Bad news is good news?

It’s a pretty easy to make money in the stock market currently and has been for the last several years, and so it’s been a really good time to learn about investing. I have a Vanguard 401k, a personal account with Robinhood which I invest manually, and a new automated investing account with SoFi.

⚠️ This post is only about investments, not cash or savings. My investments are almost entirely for fun currently so don’t take any of this as investment advice.

My performance in 2019

Over 2019 performance has not been bad. I easily beat my minimum target of 6% but these numbers could & should be higher. The S&P 500 hit 28.5% and Nasdaq did better at 35%!

  • Vanguard: 9%
  • Robinhood: 27% in 2019
  • SoFi Automated (aggressive): Too new for a percentage. (I want to see how this compares to the other two as another point of reference and will write another post in the future.)

I’m comfortable with having an aggressive stock portfolio so later last year I shifted Vanguard over to mostly stocks and have seen better performance since then. I’m more limited to specific funds with that account so it’s mostly hands off now.

As for Robinhood my strategy is going to remain similar, I think I just need to follow my own advice more often and not take as many risks on less known companies.

Robinhood from Feb 2019 to Feb 2020 Robinhood from Feb 2019 to Feb 2020

Picking companies

The hardest part for me is picking companies. The companies that have done best for me are ones that I’m personally familiar, I’ve used their products, I know their quality, and hopefully I’ve met a few people who work there. Whereas the worst performing ones have been companies that I know by name but most of my insight is from the news rather then hands on experience.

My 5 top performers (overall)

Apple and Microsoft are obvious winners that everyone should probably own.

  1. AMD 349%
  2. Ubiquity 155%.
  3. Apple 101%
  4. Microsoft 96%
  5. PG&E 86%.

Ubiquity was an interesting buy because I setup one of their products and bought a few shares in the same week. I was convinced immediately using their product that they’d do well and I still feel this way.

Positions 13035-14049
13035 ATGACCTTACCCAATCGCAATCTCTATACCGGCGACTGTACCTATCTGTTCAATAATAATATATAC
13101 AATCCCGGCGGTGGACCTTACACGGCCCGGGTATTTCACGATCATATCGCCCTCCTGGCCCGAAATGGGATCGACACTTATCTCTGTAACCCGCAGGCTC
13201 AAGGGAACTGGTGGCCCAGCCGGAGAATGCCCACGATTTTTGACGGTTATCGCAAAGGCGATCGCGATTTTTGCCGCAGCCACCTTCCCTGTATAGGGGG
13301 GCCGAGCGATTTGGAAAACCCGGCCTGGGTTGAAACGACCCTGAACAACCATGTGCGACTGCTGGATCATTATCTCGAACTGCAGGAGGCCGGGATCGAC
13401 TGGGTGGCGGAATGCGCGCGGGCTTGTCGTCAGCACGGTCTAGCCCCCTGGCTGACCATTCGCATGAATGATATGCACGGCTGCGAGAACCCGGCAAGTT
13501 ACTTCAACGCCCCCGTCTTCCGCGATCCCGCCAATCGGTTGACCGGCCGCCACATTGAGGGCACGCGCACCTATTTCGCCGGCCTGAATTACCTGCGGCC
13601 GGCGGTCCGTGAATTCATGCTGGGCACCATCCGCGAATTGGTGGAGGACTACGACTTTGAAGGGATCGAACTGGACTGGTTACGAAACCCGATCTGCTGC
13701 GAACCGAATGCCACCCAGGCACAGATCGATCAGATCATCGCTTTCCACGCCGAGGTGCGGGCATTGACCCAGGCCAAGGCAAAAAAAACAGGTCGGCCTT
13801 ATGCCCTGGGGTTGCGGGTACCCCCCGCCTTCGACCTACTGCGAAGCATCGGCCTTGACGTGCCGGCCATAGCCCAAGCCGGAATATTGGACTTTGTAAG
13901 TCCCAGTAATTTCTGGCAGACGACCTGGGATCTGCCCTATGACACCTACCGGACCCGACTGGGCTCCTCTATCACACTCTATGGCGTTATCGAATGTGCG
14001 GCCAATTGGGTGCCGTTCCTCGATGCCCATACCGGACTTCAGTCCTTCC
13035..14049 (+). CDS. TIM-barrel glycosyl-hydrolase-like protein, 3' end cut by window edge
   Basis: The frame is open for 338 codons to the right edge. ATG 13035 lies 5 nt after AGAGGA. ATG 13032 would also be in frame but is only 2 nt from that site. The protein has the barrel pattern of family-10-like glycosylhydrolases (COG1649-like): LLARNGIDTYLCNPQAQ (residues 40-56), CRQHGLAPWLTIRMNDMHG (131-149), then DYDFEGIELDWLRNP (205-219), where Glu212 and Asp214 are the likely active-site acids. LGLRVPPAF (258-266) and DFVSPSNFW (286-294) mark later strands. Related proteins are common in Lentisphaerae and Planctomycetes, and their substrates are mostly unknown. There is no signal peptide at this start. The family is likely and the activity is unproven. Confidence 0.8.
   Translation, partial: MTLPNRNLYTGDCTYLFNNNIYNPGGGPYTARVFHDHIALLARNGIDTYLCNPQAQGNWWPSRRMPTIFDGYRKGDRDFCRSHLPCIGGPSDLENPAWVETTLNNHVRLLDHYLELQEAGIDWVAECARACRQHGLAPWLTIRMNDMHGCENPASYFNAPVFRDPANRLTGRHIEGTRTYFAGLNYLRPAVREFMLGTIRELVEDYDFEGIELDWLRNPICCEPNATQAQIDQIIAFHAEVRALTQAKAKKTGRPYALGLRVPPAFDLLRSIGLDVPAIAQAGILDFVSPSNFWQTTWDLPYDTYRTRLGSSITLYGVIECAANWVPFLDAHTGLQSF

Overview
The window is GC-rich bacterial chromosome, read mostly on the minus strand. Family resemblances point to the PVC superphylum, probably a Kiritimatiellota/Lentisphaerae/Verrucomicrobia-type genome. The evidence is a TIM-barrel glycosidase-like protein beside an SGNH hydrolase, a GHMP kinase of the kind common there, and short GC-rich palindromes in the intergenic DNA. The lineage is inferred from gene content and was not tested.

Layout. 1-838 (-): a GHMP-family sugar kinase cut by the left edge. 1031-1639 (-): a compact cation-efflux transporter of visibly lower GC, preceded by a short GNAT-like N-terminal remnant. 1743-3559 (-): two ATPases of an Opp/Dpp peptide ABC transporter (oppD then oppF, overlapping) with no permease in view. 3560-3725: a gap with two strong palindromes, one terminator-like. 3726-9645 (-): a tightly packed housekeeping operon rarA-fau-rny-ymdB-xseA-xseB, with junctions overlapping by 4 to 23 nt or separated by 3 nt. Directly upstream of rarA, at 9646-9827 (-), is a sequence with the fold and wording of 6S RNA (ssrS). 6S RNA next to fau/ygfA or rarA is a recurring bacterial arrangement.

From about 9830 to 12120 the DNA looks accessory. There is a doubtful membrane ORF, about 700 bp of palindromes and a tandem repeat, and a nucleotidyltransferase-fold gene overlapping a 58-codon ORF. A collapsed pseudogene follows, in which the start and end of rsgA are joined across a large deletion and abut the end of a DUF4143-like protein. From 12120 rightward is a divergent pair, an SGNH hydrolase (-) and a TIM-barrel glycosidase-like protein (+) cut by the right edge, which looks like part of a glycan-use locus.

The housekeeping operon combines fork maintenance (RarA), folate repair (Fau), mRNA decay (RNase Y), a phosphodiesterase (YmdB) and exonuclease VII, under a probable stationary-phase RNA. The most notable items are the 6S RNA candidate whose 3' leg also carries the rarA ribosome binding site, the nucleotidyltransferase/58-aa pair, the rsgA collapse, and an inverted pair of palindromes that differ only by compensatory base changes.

PG&E is another interesting choice, I felt really strongly that they’d recover after the disaster they went through last year and so far that’s been true, albeit slowly over many months.

AMD was a bit of a fluke, I felt like they were really undervalued and bought at the perfect time during a dip. For PG&E and AMD I felt confident enough to invest a small sum, next time I think I’ll try a little more.

My 5 worst performers (overall)

The ones I’m most familiar with are GM and Boeing which I’ve learned more about and think they’ll turn around.

  1. Barclays -10%
  2. GM -10%
  3. Charles Schwab -9%
  4. Boeing -9%
  5. GE -5%

The thing I did wrong on all of these was that I didn’t really know much about the companies before buying them. I’ve only briefly used Barclays, I know whats in Charles Schwab’s portfolio, I’ve never bought a GM car or a GE appliance, and im not buying an airplane from Boeing anytime soon. So for all 5 of these I don’t have a relationship which explains why I am out of touch.

Buying stocks

Once I’ve picked a company out I start watching it’s ticker. I rarely buy the first time I look it up, rather check several times to see how it’s performing. In general I’ll wait for a large dip which is usually the result of some bad news. My philosophy here is that companies that I’ve picked I believe can withstand controversy, if something bad happens, they’ll bounce back.

  1. Follow news, wait until something bad affect the stock price.
  2. Watch stock prices fall, follow news.
  3. Buy stock at a low point of ~15% or more below previous market avg when it appears to be leveling off.
  4. Watch stock price rise and hold until the previous high has passed. Or hold permanently.

This strategy doesn’t get any big wins since it mostly just improves on the initial purchase. But it’s worked well enough so far, and I think if I stick with better companies my rates will improve.

Buying options

I’m trying options trading now as well and am following a related strategy.

At the same time I decide if I’m going to buy a stock I also do a quick analysis for how quickly I think it will bounce back. If my gut says it’ll bounce back within a few weeks I buy calls and then track things closely.

So far I’m up about 200% with this strategy and intend to only re-invest as much as I profit to limit my exposure.

Thanks for reading

If you have any comments or questions please leave a comment or reach out to me on twitter @johnspaetzel.

If you want to sign-up for Robinhood or SoFi please consider using my referral links! I use these two providers because they’ve honestly been my favorites. Besides these referral links this is not a sponsored post.